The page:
Are ISAs still worth it after the savings tax change?

We weigh up the pros and cons

Updated: 
isa  individual savings account ...The recent budget brought in one of the biggest changes to savings in decades, with the introduction of a new personal savings allowance.

Every basic-rate taxpayer can now earn £1,000 interest on all their savings without being taxed on it; the figure's £500 for higher-rate taxpayers.

However, this move raises questions for holders of cash ISAs. These savings allowances allow holders to put away up to £15,240 a year without paying tax on the interest. So, now that you can earn interest tax-free anyway, are ISAs still worth the bother?

£1,000 is, undeniably, an awful lot of interest - you'd need to save between £75,000 and £100,000 at today's low rates to earn that much. But money put into an ISA is interest-free forever, and it soon mounts up: if you're putting in the maximum £15,240 a year it would reach £76,200 in only five years.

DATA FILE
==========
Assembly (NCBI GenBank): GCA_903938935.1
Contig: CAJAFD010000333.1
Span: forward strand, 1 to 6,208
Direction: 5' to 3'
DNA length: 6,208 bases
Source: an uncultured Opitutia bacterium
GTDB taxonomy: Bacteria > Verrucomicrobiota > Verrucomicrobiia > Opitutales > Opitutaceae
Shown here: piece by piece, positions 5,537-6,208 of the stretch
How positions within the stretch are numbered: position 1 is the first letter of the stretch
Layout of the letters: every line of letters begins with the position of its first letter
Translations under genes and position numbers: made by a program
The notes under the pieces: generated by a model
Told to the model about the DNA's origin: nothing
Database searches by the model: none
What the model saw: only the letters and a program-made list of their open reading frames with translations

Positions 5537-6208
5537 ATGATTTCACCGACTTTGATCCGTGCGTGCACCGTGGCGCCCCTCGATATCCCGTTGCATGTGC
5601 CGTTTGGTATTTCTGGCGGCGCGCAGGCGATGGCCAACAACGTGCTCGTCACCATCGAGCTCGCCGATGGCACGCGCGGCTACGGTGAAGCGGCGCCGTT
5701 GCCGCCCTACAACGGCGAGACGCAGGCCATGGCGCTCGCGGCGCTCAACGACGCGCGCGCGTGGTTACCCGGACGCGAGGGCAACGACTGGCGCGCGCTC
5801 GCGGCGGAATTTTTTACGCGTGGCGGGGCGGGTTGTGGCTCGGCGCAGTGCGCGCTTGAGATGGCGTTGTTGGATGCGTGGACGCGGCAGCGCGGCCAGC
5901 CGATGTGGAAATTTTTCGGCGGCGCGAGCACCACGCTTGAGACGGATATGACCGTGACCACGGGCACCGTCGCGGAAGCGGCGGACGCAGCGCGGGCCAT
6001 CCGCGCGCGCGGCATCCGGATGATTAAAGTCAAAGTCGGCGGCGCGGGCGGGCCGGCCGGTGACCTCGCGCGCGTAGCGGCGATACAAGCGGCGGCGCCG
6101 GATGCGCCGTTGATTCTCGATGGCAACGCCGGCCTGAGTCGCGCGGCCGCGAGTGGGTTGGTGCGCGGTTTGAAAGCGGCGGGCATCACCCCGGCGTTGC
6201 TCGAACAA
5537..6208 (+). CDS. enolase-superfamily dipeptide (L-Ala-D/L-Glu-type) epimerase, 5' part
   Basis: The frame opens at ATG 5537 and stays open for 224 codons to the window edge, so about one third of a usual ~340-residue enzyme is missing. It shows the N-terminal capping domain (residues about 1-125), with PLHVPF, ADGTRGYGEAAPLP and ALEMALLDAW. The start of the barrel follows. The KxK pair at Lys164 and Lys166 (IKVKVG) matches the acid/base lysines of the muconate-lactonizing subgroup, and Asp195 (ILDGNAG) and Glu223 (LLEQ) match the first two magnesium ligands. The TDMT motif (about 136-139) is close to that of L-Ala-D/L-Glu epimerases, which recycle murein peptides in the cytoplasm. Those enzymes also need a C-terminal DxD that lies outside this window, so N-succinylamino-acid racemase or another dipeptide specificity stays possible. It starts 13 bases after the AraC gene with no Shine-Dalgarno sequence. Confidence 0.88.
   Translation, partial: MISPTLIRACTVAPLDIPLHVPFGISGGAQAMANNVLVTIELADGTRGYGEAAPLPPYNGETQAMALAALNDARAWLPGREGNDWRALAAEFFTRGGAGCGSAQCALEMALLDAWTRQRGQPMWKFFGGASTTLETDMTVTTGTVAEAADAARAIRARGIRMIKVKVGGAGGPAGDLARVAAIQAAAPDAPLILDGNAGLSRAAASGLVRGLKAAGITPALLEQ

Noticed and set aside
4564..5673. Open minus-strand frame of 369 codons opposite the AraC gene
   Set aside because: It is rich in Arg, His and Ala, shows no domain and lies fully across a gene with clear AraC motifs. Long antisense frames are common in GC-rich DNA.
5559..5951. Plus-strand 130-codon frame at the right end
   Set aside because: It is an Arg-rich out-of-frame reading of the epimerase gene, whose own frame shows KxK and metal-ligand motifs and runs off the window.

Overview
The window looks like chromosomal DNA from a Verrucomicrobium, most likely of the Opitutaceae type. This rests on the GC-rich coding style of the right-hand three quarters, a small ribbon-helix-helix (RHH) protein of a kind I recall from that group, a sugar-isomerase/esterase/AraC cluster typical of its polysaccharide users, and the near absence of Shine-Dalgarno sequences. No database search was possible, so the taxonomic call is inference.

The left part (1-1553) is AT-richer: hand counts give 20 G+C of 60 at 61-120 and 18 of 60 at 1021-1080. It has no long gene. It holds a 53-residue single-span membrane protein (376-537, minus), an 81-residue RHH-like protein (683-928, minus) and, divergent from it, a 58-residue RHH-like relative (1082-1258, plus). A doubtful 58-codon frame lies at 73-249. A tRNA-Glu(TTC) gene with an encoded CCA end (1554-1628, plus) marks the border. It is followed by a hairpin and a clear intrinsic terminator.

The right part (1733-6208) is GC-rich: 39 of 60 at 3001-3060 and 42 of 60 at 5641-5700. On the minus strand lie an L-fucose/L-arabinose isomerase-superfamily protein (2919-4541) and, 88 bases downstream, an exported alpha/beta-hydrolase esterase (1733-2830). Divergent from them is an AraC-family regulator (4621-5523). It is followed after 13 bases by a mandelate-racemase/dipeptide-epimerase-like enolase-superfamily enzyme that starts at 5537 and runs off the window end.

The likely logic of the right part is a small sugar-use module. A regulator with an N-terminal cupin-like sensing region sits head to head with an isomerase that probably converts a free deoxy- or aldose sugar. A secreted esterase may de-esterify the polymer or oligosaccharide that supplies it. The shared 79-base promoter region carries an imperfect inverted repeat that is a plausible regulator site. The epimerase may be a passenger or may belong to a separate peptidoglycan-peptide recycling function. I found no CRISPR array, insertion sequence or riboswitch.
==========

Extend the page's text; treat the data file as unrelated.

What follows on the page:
In addition, if interest rates were to go up to pre-credit crunch levels of six or seven percent, it could take a lot less in savings to earn £1,000 in interest, and the cash ISA could prove the better deal.

"It's not just the savings market that may impact your situation; a change in personal circumstances could also have an effect. For example, a pay rise at work could change what tax bracket you're in, which in turn would impact your annual personal savings allowance," says Nationwide's head of savings, Tom Riley.

"This is because higher-rate taxpayers get a lower allowance, and those on the top-rate - 45% - don't get any allowance at all."

Another advantage of ISAs is that spouses can inherit their partner's ISA allowance upon death, which isn't the case with the new personal savings allowance.

And cash ISAs tend to have better rates than other savings accounts, and don't require you to lock your money away as many other accounts do.

Finally, it's worth remembering that this isn't an either/or situation. Money in a cash ISA isn't counted towards your personal savings allowance, meaning big savers can use the allowance for other things.

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